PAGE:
Tellurian review by Soen

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  • Released: Nov 3, 2014
  • Sound: 9
  • Lyrics: 9
  • Overall Impression: 9
  • Reviewer's score: 9 Superb
  • Users' score: 9.3 (13 votes)
Soen: Tellurian
4

Sound — 9
Soen originally formed in 2004 as a creative outlet for the members, but it wasn't until 2010 that their formation was made public and then soon after they released their first album, "Cognitive" in 2012. The band was founded by Martin Lopez, Steve DiGiorgio, Joel Ekelöf, and Kim Platbarzdis - former members of Opeth, Death, Testament and Willowtree. Since that time, the bassist from Testament left, and the band invited Steve DiGiorgio back to fill that slot, and so he has left Soen and that spot is now being filled by Stefan Stenberg. "Tellurian" is the band's second release, and has 9 tracks with a total run time of approximately 52 minutes. The song "Tabula Rasa" has a music video released on YouTube to help promote the album.

The album opens on an unexpected type of track - a very short instrumental track made predominantly of ethnic percussion music with "Komenco." "Tabula Rasa" is up next, and it does a great job with showing a few different vibes of the band, from the heavier riffing to the more emotionally charged vocal parts. "Kuraman" opens up with a very angular riff, that is carried in large part by the bass and drums. This is one of the songs were Joel still sounds a little bit like Tool, but you can hear pretty early in the song that he is differentiating himself, and the band, from the earlier comparison of their sound. "The Words" is one of the more straightforward heavier songs in the intro, but quickly moves to a slightly quieter vibe, adding a whole new element to the track. "Pluton" has a very aggressive opening, and you can actually hear the un-amplified sound of the strings on the bass in the intro and you can tell that Stefan is really thrashing those strings. "Pluton" changes up its vibe several times during the song. "Koniskas" starts out with some falsetto vocals and soft music, and then becomes a little bit heavier. "Ennui" is carried in large part by a very cool bass riff and an over-simplified guitar riff, but with a LOT of groove - making this potentially one of my favorite tracks from the album. "Void" is another of the heavier tracks on the album, taking a lot of advantage of a prominent bassline and a wall of sound that seems relentless. The album closes out with "The Other's Fall," which is very much an atmospheric track for several long passages, but also containing some of the most interesting instrumental moments from the album.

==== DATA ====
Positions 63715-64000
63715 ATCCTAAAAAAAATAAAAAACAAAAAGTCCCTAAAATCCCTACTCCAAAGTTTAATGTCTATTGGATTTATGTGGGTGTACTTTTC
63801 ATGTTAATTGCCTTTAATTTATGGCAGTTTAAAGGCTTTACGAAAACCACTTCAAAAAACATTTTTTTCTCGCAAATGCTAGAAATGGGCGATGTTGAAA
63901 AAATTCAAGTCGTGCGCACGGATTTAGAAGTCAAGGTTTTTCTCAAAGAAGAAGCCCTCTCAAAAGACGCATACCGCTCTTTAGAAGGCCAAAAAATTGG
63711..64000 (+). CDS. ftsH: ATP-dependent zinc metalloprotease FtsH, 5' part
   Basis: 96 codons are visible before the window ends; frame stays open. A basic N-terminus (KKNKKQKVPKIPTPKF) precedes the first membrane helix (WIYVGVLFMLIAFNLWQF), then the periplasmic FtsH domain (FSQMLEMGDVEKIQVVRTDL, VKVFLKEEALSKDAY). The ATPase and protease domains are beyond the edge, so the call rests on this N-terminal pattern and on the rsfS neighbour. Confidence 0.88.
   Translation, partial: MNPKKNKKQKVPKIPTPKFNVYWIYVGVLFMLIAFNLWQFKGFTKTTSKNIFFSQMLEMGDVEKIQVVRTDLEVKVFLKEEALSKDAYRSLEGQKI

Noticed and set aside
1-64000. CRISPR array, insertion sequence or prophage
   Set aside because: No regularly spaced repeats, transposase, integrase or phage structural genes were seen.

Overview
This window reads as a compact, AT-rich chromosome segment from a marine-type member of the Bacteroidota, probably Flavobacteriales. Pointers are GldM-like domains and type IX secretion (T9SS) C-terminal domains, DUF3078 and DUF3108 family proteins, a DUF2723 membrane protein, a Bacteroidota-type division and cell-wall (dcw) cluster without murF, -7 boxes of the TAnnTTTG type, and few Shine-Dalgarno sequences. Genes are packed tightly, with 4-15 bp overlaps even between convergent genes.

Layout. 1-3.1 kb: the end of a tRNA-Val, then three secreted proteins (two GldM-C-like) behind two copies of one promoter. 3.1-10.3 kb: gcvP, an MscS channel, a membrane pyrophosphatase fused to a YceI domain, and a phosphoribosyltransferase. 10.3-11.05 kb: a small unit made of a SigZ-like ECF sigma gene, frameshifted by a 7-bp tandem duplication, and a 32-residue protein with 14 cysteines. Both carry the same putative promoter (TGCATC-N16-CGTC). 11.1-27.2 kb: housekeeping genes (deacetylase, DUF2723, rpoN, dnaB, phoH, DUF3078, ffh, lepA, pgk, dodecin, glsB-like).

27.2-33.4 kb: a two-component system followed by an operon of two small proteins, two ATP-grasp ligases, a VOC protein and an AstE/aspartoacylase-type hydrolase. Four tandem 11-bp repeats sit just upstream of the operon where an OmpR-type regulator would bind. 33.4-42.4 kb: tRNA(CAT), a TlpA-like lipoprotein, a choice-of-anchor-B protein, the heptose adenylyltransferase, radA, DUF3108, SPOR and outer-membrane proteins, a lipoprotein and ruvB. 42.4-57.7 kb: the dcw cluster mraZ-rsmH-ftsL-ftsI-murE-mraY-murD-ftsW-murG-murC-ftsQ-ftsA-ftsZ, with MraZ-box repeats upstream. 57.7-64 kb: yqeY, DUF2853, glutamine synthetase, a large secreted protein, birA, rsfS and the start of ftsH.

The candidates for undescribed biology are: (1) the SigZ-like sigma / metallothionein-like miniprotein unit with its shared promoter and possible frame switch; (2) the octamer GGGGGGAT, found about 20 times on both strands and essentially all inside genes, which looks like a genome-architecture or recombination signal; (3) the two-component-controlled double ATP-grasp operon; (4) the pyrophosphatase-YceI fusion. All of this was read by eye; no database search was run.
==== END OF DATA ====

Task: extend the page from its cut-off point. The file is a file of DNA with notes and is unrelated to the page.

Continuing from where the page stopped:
Lyrics — 9
Joel Ekelöf's vocals on the last album were very much in the style of Maynard James Keenan, causing the band to sound a good deal like the band, Tool. On this album there are still moments where Joel's vocals are slightly reminiscent of Maynard's vocals, but much more often his original voice shines through. I couldn't find anything to criticize with the actual lyrics.

Overall Impression — 9
While "Cognitive" was very much a progressive metal album, "Tellurian" mixes in elements of progressive rock and post-metal - to great effect. This is one of my favorite new albums that I have heard this year. If I had to pick a favorite track, then it would probably be either "Pluton," "The Other's Fall," or "Ennui." The album artwork is also very interesting, and potentially thought-provoking - which is what a good progressive album cover should be all about.

8 comments sorted by best / new / date

    marianoarnaiz
    I really like the opening theme, but what I feel is lacking on this album is the amazing bass work of the first. It is obvious that this was not going to be Cognetive 2.... is not what prog bands do. This one is more edgy and atmospheric than the last one, and a big part of that is that they change the bass plate
    Kornholic
    I liked the first album a lot, but to be honest, Tellurian feels kind of a letdown, boring even. I also think that the sound and production is not on par with Cognitive. There's a couple of good songs, especially Kuraman, which is reminiscent of Tesseract's work.
    Mahoru
    Really? I feel the complete opposite. I liked Cognitive but it felt too much like Tool worship, and I didn't like the production. Tellurian on the other hand has a brilliant and dynamic production, and makes Soen finally sound like their own band and not like someone else.